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October 12, 2017


Bonnie Jo Stufflebeam

Liars photo

Hades was like the other men Evie had requested favors of; he asked Evie to explain herself before he believed that she wanted what she said she wanted.

“What is there to explain?” She rubbed her bare arms. She hadn’t known it would be so damn cold in the underworld. “I loved my husband. I want him back.”

“For what reasons?”

“Because he was my world,” she said. It was a lie. But how else could she explain it? He was half my world, except when he wasn’t. Except when I forgot him in the bliss of my body.

Hades rolled his eyes. “Fine.” He shooed her. “I’ll give you what you ask for.”


After Evie’s husband died but before she ventured to the underworld, she took a job as a lifeguard at Poseidon’s, the city water park. She had loved her husband for all the right reasons. The language of his inner life fascinated her—he painted surreal portraits of ancient monsters—and he made loving her seem easy when she knew it was not. She loved her husband, too, for what her romantic sister would call the wrong reasons; after college he had taken a job designing creatures for a gaming company. His salary allowed her to quit her minimum-wage job at the local hardware store. His support allowed her to audition for the local dance troupe and travel to weekend competitions across the south.

Poseidon’s didn’t allow weekends off.


Oscar fell for the sad woman who worked with him at Poseidon’s not only because she reminded him of all the mistakes he had ever made—if he could fix her, he could fix everything—but because she had a car and a house and she could buy beer.

That was how it started: he approached her after work. She was unlocking her car. He hadn’t meant to startle her.

“I’m sorry,” he said.

“Don’t apologize.” She thumbed at the pepper spray on her keychain. “But also don’t walk up on women in dark parking lots.”

His friends had put him up to it; they wanted a twelve-pack for a party in the abandoned shed behind the community center. But now he saw her slumped shoulders, smelled her scent of chlorine mixed with the floral perfume she’d hastily sprayed, felt her restlessness radiating out so strong it nearly rippled the air.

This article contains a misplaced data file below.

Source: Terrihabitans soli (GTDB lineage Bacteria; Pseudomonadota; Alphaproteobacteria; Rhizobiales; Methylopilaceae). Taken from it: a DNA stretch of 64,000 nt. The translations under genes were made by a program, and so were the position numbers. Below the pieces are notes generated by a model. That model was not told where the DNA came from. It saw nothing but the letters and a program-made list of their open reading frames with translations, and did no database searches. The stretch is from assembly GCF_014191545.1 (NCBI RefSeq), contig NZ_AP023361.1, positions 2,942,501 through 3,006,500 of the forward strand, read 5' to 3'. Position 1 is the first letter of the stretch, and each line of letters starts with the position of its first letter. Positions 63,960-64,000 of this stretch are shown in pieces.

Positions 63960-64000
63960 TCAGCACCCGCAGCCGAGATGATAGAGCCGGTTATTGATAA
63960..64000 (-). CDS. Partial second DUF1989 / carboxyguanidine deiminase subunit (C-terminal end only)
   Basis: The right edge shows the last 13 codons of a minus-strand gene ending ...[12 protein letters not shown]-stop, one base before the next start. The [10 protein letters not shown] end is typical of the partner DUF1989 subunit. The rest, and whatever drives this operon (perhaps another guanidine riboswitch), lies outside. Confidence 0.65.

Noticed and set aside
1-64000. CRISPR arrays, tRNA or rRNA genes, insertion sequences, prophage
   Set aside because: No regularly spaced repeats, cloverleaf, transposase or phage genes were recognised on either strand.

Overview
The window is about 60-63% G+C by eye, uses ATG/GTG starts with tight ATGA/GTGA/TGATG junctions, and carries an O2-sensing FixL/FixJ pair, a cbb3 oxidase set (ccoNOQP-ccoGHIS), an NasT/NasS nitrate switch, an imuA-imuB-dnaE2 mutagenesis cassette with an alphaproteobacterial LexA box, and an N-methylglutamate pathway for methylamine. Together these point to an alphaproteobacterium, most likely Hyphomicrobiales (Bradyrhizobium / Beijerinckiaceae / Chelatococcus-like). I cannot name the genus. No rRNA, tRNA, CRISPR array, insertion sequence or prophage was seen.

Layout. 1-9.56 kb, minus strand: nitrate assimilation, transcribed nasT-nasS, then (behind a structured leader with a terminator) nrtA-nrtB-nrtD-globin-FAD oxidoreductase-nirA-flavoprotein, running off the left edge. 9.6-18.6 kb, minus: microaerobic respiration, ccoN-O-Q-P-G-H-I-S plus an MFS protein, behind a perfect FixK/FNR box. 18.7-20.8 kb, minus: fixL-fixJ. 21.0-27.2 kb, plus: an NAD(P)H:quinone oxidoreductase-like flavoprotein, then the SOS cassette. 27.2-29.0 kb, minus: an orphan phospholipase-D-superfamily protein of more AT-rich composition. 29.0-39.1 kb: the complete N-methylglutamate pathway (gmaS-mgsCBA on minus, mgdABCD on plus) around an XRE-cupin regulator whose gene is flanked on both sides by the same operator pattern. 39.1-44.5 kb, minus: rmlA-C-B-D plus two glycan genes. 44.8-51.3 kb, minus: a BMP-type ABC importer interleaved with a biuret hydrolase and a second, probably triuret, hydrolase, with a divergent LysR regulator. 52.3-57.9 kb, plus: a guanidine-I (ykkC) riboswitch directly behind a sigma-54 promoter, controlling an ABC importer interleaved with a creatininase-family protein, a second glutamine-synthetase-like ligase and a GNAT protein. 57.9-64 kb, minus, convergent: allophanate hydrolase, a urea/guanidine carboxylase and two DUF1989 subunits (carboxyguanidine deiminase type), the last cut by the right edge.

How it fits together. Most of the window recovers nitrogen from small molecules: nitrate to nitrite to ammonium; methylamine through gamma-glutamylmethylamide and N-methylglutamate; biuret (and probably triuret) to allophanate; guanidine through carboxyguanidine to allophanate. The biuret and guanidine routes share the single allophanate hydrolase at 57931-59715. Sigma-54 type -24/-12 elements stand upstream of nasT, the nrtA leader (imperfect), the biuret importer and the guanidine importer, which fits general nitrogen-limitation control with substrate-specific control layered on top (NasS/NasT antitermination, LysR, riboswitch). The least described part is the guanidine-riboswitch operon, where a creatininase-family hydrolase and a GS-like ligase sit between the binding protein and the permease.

He asked if she wanted to grab a drink. She laughed. “How old are you?” But she didn’t say no.

She bought him his twelve-pack. They drank two bottles behind the gas station. This became their daily ritual, as sacred to him as any religion.

She took him home once and only once.  While she slept naked and still as death, he crept through her darkened hallway and into a closed room; it was full of monsters: half-completed, half-alive, perched on easels from wall to wall. He didn’t tell her what he found.


The boy was nothing like her husband. That’s what she liked about him. Those rushed moments behind the gas station. It was a relief that she could still breathe into another body, that she still remembered the steps to that waltz. But afterward he told her that he loved her.

“Don’t,” she said.

“Why did you love him?”

“He was an artist,” she said. The simplest way she could get him to shut up.

She didn’t think he would spend all of his college savings on canvas and paint. She didn’t think he’d paint her husband’s monsters. She didn’t think he’d leave them stacked on her front porch when she stopped responding to his calls, when she quit her job at the water park for her old job at the hardware store. She didn’t think he’d be as good as her husband had been, that his vision would be so similar. That someone could replicate not only her husband’s strokes but also his soul? It haunted her. Worst of all, she no longer loved those monsters. She buried them in the backyard.

She danced in his empty room.


Hades was like any other god; he didn’t understand most human desire. But ambition he understood.

Not long after Evie came to him, he met a young man who also reeked of chlorine.

“I want to be a great artist,” Oscar said. It was a lie.

Hades held up one blue hand. The dead lived cold beneath the world. “No need to explain.” He smirked. “I will give you what you ask for.”


image: Jackson Zorn